Here’s a video of a Neotibicen lyricen nymph crawling up the trunk of a fir tree, looking for a place to molt. Note the dark eyes and green wing buds. This particular pine tree is my go-to for Lyric cicadas. Here’s another: Neotibicen lyricen molting.
We had a short Neotibicen cicada season in New Jersey in 2022.
I’m used to finding molting Neotibicen cicadas between the first week of July and the last week of August. This year they started emerging in the first week of July, but the last one I found was on August 2nd.
I wonder if the short season was due to the major drought or heat waves New Jersey experienced this summer.
Here are some photos of a freshly-molted/teneral(soft) Morning cicada:
Male freshly-molted Neotibicen tibicen tibicen. Ventral view. Note the opercula.
Male freshly-molted Neotibicen tibicen tibicen. Side view.
Male freshly-molted Neotibicen tibicen tibicen with folded wings:
This cicada is a male. It was less than 12 hours after molting and its colors were not fully resolved (it will get darker). Note the green wings, black collar, and brown “lightbulb-shaped” marking on its head (pronotum).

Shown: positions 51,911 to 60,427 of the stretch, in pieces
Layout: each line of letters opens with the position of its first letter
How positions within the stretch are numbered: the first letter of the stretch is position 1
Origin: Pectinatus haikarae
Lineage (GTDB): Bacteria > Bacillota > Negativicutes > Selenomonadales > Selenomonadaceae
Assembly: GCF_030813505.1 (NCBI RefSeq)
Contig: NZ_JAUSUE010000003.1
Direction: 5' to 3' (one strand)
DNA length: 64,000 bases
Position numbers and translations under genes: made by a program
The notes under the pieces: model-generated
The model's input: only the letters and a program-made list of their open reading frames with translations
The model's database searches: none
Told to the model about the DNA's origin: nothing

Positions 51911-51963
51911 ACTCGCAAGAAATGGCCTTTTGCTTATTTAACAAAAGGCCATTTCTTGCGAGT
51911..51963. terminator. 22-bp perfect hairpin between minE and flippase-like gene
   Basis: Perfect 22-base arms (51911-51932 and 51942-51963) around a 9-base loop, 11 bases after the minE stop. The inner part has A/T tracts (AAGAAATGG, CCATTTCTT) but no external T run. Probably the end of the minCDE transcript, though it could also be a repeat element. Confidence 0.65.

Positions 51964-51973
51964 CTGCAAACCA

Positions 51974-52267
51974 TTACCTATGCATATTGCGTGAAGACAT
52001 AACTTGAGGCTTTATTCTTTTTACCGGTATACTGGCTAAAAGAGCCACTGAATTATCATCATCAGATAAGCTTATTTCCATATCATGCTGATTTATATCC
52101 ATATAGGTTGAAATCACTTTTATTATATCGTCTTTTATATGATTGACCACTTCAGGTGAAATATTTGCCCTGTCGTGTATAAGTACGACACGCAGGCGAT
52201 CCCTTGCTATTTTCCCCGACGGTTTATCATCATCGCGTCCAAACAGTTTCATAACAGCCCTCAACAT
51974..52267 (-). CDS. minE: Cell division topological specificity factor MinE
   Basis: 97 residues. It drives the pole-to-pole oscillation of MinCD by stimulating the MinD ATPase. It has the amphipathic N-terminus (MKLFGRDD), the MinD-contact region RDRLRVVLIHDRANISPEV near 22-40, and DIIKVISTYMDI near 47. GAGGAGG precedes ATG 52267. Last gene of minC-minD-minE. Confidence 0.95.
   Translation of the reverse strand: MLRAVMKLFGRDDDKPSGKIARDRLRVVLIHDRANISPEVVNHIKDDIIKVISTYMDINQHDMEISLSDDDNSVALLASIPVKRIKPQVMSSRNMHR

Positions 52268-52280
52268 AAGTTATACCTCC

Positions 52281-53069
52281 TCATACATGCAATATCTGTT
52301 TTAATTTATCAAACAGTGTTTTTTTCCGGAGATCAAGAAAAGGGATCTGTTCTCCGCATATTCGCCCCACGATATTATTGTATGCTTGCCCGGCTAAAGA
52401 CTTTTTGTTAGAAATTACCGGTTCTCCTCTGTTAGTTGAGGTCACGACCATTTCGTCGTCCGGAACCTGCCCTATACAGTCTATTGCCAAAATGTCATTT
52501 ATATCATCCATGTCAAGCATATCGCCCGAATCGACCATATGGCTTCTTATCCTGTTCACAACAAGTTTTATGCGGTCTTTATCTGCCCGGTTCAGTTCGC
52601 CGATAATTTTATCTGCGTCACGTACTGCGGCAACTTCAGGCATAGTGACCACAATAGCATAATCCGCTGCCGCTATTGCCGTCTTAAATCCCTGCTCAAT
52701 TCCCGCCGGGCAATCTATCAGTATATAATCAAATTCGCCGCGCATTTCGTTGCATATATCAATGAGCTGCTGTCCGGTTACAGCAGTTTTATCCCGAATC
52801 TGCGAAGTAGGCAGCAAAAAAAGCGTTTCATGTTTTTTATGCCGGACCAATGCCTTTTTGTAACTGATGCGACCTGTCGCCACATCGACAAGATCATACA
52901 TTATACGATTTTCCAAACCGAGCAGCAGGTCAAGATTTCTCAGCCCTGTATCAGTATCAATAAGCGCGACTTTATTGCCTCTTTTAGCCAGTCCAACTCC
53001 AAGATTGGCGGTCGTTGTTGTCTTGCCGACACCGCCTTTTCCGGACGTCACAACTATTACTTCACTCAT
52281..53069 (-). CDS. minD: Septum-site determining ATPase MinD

I was hiking the trails on Pyramid Mountain in Boonton, NJ on August 9th, 2022, when I came across a Neotibicen linnei (Smith and Grossbeck, 1907) aka Linne’s Cicada lying on the ground. Pyramid Mountain is geologically interesting and features glacial erratics of all shapes, sizes, and types (180-ton balancing boulders, purple pudding stones, green & black gneiss, green serpentinite, etc.), with plenty of rocks small enough to trip on and “roll an ankle”, so you have to keep your eyes on the trail. The cicada appeared dead, but it came to life once I picked it up. One of its forewings was too damaged to fly, though.
Dorsal view. It is a male. Note the green collar and two white pruinose spots on the sides of the abdomen.
Ventral view. Note the overlapping opercula and clearly defined white pruinose on both sides of the abdomen.
One forewing was damaged, torn, and dirty. It could not fly.